Intervention in Syria pays off for Russian arms sales

Mar 30, 2016, 12:11 PM EDT
Syrian president Bashar al-Assad and Russian president Vladimir Putin.
(Source: scrolleditorial/flickr)

Russia's economy is still declining from Western sanctions and low oil prices, but one industry is booming: arms exports. President Vladimir Putin said on Tuesday that the country exported a better-than-expected $14.5 billion of military products in 2015, and that foreign orders are currently set to top $56 billion. Russia's military intervention in Syria thus proved to be a testing ground for new hardware (like the Mi-28 attack helicopter) as well as prime advertising for interested buyers ranging from Algeria to China.

On Monday Russian newspaper Kommersant cited Russian government and military sources in estimating the "marketing effect" of Moscow's Syrian campaign would net arms contracts worth about $7.6 billion. If the price tag of Russia’s Syria escapade was only around $480 million, as Putin claimed, then in strictly economic terms the return on investment was stellar.

(Last year Blouin News reported on Russia’s fast-growing arms industry despite being cut off from Western markets, while noting that the figures are not transparent and thus may not be accurate.)

Still, weapons manufacturing is no substitute for oil as the engine of Russia’s economy. (Nearly half of the government’s revenue comes from its oil and gas exports, whose dramatic price drop over the past two years has led to major deficits.) The country’s GDP contracted 3.7% in 2015, and it’s on course to shrink by 1% or more this year, before – maybe -- growing by 1% in 2017, according to the IMF.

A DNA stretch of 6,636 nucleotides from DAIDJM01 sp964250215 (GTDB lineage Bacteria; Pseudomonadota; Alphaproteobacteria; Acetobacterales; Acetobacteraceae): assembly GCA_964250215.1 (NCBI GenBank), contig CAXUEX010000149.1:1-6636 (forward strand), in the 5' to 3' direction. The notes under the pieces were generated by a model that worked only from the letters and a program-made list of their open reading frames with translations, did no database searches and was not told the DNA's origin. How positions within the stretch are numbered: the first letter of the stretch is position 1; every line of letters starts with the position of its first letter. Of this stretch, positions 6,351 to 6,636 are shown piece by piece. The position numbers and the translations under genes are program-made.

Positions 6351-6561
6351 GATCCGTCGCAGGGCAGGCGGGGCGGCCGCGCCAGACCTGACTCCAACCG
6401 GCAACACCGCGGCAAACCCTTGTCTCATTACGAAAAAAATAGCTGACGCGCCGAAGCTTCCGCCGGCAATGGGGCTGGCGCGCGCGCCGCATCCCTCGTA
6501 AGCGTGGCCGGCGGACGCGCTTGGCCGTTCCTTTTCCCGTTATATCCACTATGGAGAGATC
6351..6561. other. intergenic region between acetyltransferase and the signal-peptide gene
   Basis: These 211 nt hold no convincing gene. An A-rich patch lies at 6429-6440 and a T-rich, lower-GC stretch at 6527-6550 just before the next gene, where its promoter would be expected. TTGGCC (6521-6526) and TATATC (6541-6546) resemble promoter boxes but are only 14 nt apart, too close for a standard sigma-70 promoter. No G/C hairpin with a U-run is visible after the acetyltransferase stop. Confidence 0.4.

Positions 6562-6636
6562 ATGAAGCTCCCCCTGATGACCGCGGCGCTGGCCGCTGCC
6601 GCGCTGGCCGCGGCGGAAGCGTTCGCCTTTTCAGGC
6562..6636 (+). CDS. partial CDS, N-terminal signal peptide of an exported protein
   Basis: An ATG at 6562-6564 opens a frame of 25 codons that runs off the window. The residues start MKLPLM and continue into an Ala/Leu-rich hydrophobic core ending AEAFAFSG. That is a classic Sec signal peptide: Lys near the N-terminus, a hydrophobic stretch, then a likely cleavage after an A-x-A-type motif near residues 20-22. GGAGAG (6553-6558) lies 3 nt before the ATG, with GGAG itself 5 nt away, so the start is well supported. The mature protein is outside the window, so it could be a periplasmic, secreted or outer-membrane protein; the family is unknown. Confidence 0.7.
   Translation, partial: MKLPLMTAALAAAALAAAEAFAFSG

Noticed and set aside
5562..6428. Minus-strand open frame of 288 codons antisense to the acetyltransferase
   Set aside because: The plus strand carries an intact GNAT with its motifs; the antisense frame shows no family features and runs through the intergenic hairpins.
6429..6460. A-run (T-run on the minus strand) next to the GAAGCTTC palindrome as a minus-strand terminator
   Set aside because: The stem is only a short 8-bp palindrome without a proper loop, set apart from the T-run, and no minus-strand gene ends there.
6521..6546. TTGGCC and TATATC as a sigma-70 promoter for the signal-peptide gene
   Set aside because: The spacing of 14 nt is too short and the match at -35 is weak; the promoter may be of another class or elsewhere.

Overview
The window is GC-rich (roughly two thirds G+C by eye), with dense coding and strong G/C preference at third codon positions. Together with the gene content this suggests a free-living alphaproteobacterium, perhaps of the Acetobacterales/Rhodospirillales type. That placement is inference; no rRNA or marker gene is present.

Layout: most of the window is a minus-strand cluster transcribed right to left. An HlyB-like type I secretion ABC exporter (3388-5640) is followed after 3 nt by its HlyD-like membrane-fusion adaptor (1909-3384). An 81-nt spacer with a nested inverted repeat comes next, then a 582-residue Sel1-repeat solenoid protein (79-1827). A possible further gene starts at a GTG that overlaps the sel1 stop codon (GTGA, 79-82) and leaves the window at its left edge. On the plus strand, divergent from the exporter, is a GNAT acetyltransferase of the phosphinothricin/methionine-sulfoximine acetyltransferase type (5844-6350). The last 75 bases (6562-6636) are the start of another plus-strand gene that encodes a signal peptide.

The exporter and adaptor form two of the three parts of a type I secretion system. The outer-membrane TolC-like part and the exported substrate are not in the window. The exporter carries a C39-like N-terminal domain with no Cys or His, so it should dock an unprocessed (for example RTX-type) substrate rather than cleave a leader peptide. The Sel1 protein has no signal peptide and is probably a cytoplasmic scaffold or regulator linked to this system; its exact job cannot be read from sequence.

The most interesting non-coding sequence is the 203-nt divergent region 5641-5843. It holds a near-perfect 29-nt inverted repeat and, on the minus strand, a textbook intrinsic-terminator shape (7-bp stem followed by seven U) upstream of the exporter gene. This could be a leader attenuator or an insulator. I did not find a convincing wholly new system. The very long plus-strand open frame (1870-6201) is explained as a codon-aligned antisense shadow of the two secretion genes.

As the ruble weakens against other currencies, high inflation remains a threat and the population continues to feel the pinch. Official data shows that real wages dropped 9.3% in 2015. Furthermore, 20 million Russians – about 14% of the population -- now live in poverty, compared to 16 million in 2014.

But with a parliamentary election coming up in September, the government is trying to show voters that the economy is picking up again. As such, last week P.M. Dmitri Medvedev announced that the minimum wage will increase 20% to $109 per month starting in July. This is the second raise this year, following a 4% increase in January, and it should help ease any popular discontent over the economy. Medvedev said the new minimum wage law will be passed through parliament as soon as possible.

But despite a few protests earlier this year, the ongoing economic crisis has yet to dent Putin’s approval rates, which are above 80%. (See our earlier coverage of Putin's popularity.) With good news on the horizon, and global respect for Russia’s power at a new high after its game-changing intervention in Syria, it’s easy to forecast the ruling United Russia party will comfortably stay in power after September.